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Author Topic: Completely redundant routes  (Read 3184 times)

mrsman

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Re: Completely redundant routes
« Reply #75 on: June 28, 2019, 01:07:25 PM »

Pre-1964, all of US 70 in California was concurrent with either US 60, US 99, or I-10.

I kind of said this on the very first reply:
And a couple historical examples:
Either US 60 or US 70 West of Globe AZ

Although I believe US 60 and US 70 went their separate ways West of Beaumont CA, as evidenced by CA 60.
They did.  They merged back together in Pomona just east of the Kellogg Pass.

Part of what makes the 60/70 thing distinct is that 99 and 60 each had portions east of Los Angeles that were not concurrent with anything else (the aforementioned Pomona-Beaumont segment of 60, and 99 along 86/111), but I don't think 70 at any point ever did.  And even when 60 west of Pomona was being proposed for realignment away from I-10, US 70 was then co-signed with I-10 by itself between US 101 and I-5!

Was the portion of the San Bernardino Fwy between US 101 and the Golden State Fwy both I-10 and US 70 at one time?  I guess before the Santa Monica Fwy was constructed, this may have been the case.  And once the Santa Monica Fwy was constructed US 70 was decomissioned in California.  But I suppose if there were a time when US 70 existed at the same time as the Santa Monica Fwy, then US 70 was the unique and only highway that straddled the 1/2 mile section of freeway.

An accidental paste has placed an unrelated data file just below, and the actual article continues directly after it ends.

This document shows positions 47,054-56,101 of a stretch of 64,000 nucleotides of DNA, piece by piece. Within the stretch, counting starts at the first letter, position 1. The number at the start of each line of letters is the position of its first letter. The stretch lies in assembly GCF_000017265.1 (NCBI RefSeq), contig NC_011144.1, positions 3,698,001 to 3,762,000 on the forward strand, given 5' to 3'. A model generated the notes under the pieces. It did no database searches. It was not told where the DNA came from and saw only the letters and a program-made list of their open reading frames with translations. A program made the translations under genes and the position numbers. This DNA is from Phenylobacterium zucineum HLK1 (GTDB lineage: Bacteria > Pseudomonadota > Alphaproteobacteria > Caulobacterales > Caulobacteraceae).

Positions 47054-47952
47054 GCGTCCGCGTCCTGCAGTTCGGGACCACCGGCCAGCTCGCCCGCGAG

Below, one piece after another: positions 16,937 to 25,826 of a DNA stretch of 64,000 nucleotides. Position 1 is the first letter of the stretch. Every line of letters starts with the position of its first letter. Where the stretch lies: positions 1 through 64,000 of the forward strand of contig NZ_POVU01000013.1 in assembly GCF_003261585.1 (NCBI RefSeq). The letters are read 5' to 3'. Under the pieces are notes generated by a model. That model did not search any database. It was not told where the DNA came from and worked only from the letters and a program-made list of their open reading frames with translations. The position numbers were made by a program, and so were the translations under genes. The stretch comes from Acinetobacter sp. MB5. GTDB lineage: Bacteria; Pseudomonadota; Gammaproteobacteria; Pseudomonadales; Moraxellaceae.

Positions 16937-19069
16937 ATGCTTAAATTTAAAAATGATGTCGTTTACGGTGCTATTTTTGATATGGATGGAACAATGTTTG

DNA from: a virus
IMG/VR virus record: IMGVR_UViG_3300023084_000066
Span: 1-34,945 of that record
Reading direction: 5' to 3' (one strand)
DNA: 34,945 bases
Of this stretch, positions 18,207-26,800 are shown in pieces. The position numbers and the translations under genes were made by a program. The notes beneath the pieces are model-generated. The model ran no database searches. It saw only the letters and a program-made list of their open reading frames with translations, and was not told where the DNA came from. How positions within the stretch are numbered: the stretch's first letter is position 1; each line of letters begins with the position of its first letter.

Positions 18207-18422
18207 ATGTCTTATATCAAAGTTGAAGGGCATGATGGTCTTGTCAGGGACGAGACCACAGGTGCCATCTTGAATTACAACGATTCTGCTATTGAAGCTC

Right now, this section of freeway is legislatively within the definition of I-10.  It also is signed as being I-10 eastbound.  Westbound it is signed (erroneously) as US 101 north, but there are not so many signs so it's not so bad.  But since you must use I-5 to connect the two portions of I-10, from my point of view this is technically an unnumbered highway.  (But at one time it was US99-70-60). 

[Don't get me wrong.  The current signage is clear and perfectly reasonable.  We don't need to number this small section as its own highway and the vast majority of motorists pass the section so quickly that they are not even aware that there is any issue.  But in my mind this isn't really part of I-10.]


Here is GSV from the one westbound freeway entrance on this stretch from State Street.  It is signed as TO US 101.  Oddly, there is no "Freeway Entrance" sign here.